Foundations of Combinatorics
Fall, 2021
Prof. Sara Billey
Monday, Wednesday, Friday 12:301:20
Padelford
C36 (inperson)
Class Size Limit
This class was over enrolled so now students will need an add code to
join the class. The priority will go to currently enrolled graduate
students in the math department. Please email both the instructor and
the advising office if are you in the priority group and hope to enroll.
Due to the high demand and covid
precautions, no one will be allowed to audit the class this quarter.
Course Materials
Interesting Web Sites
Syllabus
Summary: This three quarter topics course on Combinatorics includes
Enumeration, Polytopes, and Algebraic Combinatorics. Combinatorics
has connections to all areas of mathematics, industry and many other
sciences including biology, physics, computer science, and chemistry.
We have chosen core areas of study which should be relevant to a wide
audience. The main distinction between this course and its
undergraduate counterpart will be the pace and depth of coverage. In
addition we will assume students have a substantial knowledge of
linear and abstract algebra. We will include many unsolved problems
and directions for future research. New students are welcome to join
in Winter or Spring with approval from the instructor depending on
prior background.
The outline for this quarter is the following:
 Fall = Enumeration (Billey): Every discrete process leads to questions of
existence, enumeration and optimization. This is the foundation of
Combinatorics. In this quarter we will present the basic
combinatorial objects and methods for counting various arrangements of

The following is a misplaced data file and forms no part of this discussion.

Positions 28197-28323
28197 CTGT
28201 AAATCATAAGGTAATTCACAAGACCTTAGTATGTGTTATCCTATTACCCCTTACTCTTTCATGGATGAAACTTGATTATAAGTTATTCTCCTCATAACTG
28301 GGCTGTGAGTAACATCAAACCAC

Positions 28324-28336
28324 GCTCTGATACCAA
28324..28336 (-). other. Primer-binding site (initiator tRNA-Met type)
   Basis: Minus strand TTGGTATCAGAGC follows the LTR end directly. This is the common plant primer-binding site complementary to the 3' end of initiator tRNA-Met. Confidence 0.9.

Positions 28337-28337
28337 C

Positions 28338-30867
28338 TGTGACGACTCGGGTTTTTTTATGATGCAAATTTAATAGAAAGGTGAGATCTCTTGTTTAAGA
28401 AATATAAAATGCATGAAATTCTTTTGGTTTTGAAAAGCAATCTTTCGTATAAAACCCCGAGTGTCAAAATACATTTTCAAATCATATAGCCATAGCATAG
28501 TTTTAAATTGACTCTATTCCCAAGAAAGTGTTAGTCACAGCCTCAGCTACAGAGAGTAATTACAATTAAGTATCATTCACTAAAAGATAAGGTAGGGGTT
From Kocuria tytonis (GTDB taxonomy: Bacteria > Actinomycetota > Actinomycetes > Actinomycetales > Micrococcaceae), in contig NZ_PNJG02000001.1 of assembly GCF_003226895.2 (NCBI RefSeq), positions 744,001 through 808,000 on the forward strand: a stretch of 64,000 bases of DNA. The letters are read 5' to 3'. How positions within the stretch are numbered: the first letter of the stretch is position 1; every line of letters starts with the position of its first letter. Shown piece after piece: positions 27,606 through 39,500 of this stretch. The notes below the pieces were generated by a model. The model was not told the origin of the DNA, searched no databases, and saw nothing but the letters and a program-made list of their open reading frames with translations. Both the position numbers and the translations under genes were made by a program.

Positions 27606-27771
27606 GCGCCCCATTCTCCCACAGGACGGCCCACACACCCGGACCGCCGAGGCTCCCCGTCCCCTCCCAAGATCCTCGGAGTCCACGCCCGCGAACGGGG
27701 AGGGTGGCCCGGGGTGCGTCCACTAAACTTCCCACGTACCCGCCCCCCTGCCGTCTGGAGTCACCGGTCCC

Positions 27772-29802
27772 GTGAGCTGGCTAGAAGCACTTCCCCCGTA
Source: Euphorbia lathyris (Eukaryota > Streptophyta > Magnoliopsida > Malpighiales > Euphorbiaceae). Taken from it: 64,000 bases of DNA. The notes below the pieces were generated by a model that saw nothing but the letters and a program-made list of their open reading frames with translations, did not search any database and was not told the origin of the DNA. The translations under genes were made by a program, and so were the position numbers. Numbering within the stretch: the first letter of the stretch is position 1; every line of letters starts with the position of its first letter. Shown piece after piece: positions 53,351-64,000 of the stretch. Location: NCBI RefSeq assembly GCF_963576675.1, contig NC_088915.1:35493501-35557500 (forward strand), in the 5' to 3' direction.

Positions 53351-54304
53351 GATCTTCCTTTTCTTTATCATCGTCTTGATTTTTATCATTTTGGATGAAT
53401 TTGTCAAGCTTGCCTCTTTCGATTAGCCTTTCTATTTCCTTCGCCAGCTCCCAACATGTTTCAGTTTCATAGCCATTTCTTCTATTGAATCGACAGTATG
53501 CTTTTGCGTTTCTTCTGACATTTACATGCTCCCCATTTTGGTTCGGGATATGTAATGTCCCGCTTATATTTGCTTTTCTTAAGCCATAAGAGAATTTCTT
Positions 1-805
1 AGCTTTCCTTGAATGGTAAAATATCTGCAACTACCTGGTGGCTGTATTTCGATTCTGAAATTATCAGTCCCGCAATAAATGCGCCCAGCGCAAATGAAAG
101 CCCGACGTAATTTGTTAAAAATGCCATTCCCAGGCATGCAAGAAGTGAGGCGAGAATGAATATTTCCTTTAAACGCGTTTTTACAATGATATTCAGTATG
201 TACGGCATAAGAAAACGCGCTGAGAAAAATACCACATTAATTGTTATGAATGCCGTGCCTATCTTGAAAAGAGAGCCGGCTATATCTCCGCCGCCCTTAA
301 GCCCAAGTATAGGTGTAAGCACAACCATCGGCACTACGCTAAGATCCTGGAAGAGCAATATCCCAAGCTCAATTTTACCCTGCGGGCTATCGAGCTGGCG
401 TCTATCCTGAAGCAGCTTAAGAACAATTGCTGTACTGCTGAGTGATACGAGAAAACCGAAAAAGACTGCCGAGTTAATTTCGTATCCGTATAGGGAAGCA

these objects.
 Basic counting methods.
 Sets, multisets, permutations, and graphs.
 Inclusionexclusion.
 Recurrence relations and integer sequences.
 Generating functions.
 Partially ordered sets.
 Complexity Theory
 Winter = Polytopes (Prof. Isabella Novik):
Polytopes are very simple objects (defined as the convex hull of a finite set of points in Rd, or equivalently as a bounded intersection of finitely many closed halfspaces in Rd), yet they have a very rich and continuously developing theory. While 3dimensional polytopes are well understood, a lot of facts that are obvious in dimension three are either false or unknown in higher dimensions. (For instance, does every ddimensional centrally symmetric polytope have at least 3d faces? Can the number of idimensional faces of a polytope be smaller than both the number of its vertices and the number of its topdimensional faces? These questions are still open except for a few small values of d.)
In this course, we will mainly concentrate on certain combinatorial
and geometric aspects of polytopes. Specifically, depending on
time and interest, we'll discuss some of the following topics:
 Introduction to polytopes: convex sets in general (separation theorem,
Radon's and Caratheodory's theorems); polarity, equivalence of Hpolytopes and Vpolytopes, the face lattice of a polytope.
 Graphs of polytopes  "classical" results: Steinitz's theorem for 3polytopes; Balinski's theorem; reconstructing simple polytopes from their graphs.
 Graphs of polytopes  this century results: Santos's counterexample to the Hirsch conjecture; positive results towards the polynomial Hirsch conjecture.
 Face numbers of simplicial polytopes: the DehnSommerville relations; the upper and the lower bound theorems; the gtheorem and its consequences; face numbers of centrally symmetric polytopes.
 Gale diagrams and various counterexamples: polytopes with few
vertices, nonrational polytopes, nonpolytopal spheres.
 Spring = Algebraic Combinatorics (Prof. Ricky Liu):
Algebraic combinatorics is the study of the interaction between algebraic objects, such as rings and group representations, and combinatorial objects, such as permutations and tableaux. This course will cover three closely related areas the ring of symmetric functions, the combinatorics of Young tableaux, and the representation theory of the symmetric group and highlight the connections between them.
Topics will include:
 the five bases of symmetric functions, Hall inner product, the Cauchy identity, the involution w, the JacobiTrudi identity, quasisymmetric functions;
 Young tableaux, the hook length formula, the RSK correspondence, growth diagrams, LittlewoodRichardson rules, jeu de taquin;